Learning partners in discovery and innovation
Drew, Glenys M. & Kerr, Cheryl R. (2003) Learning partners in discovery and innovation. In Moxham, L., Douglas, K. M., Dwyer, T., Walker, S., Wooller, J., & Cornelius, M. W. (Eds.) 2003 Women in Research Conference : Discovery - Discovering Research, Discovering Teaching and Learning, Discovering Self, 13-14 November 2003, Rockhampton.
The late Ernest Boyer (Boyer 1990, in Ramsden 1998) identified 'the scholarship of discovery' and 'the scholarship of integration' as two of four touchstones for rethinking academic work, capable of fostering 'deep' (understanding-rich) approaches to learning in a changing environment. 'Learning Partners' suggests that the real triggers for effective collaboration are found first in identifying the personal characteristics and responses which promote or preclude partnering. Senge says that we have to 'stop looking at the organisation as a big ship with somebody steering it from a captain's chair'… rather, as with Alistair Mant, 'the real patterns of interdependency are much deeper' (Fyffe 2002). The authors of this paper argue that the deep effects of these interdependencies (e.g. tapping into the best of participants' inclusive attitudes, skills, visions and unique contributions for the goals to be achieved) bring about effective regeneration and change. Herminia Ibarra, Working Identity (Harvard Business School Press 2003) argues that change does not come about by knowing what we want to do next and then using that knowledge to guide our actions. Ibarra says that change usually happens the other way around – 'doing' first and 'knowing' second; 'we evaluate alternatives according to criteria that changes as we do…where we end up often surprises us'. This paper argues that building personal capacities for partnering and innovation creates the conditions in which personal growth can take place. While the ‘scholarship of application (interaction between intellectual and 'real world' problems of practice)' and the 'scholarship of learning' (Boyer's third and fourth touchstone) are important, Boyer’s scheme 'cuts through the unfortunate academic tendency to place application and action on a lower plane than discovery'. He argues, 'Nothing could be more menacing to tangible progress' (Boyer 1990, in Ramsden 1998). Our paper outlines the 'discovery' philosophies that underpin the design of three vital professional development programs at Queensland University of Technology (QUT), expanding leaders’ experience of self in partnership. The paper proposes that we 'take ownership' and begin to change the 'climate'/ culture in which we are situated in the daily 'real world' of people and organizations.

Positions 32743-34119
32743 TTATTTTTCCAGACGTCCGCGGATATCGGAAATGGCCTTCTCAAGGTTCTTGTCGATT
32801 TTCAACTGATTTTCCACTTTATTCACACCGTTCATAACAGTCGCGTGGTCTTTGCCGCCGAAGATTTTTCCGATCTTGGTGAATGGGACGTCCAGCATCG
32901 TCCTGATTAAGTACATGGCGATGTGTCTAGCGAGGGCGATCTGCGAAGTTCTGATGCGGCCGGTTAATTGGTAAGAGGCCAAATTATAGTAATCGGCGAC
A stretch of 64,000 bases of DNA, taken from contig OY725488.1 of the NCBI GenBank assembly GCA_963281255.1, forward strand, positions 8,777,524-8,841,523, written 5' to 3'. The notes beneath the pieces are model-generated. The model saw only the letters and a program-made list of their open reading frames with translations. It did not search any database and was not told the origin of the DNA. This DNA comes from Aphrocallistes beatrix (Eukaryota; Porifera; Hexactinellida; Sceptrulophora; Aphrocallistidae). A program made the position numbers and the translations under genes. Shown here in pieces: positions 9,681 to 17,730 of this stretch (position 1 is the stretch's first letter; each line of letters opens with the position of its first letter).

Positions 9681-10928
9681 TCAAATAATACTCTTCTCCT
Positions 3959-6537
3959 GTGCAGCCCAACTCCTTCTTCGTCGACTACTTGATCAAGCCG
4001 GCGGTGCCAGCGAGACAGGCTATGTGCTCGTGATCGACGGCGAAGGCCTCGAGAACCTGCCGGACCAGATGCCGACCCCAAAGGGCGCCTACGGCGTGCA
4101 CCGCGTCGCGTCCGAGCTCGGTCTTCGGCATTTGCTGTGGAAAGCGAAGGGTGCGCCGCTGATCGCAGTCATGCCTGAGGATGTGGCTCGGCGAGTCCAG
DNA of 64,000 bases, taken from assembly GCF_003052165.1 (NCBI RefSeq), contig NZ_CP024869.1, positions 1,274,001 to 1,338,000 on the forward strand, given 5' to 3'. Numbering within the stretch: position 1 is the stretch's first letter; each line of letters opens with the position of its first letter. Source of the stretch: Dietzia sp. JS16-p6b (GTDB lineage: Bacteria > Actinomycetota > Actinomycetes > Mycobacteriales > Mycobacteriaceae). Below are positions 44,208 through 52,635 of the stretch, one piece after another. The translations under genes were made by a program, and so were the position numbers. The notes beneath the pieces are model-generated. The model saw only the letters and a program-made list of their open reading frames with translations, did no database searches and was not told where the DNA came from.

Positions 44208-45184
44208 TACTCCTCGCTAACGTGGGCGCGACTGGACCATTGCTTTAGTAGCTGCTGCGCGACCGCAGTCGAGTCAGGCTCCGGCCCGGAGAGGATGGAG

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|Item Type:||Conference Paper|
|Keywords:||staff development, 360 degree surveys, play of stories, participative leadership, feedback, research team leadership, innovation, community, communicative competence, communication|
|Divisions:||Current > Research Centres > Office of Education Research|
Current > QUT Faculties and Divisions > Division of Administrative Services
Current > QUT Faculties and Divisions > Faculty of Education
|Copyright Owner:||Copyright 2003 (please consult author)|
|Deposited On:||22 Apr 2005|
|Last Modified:||22 Sep 2010 11:30|
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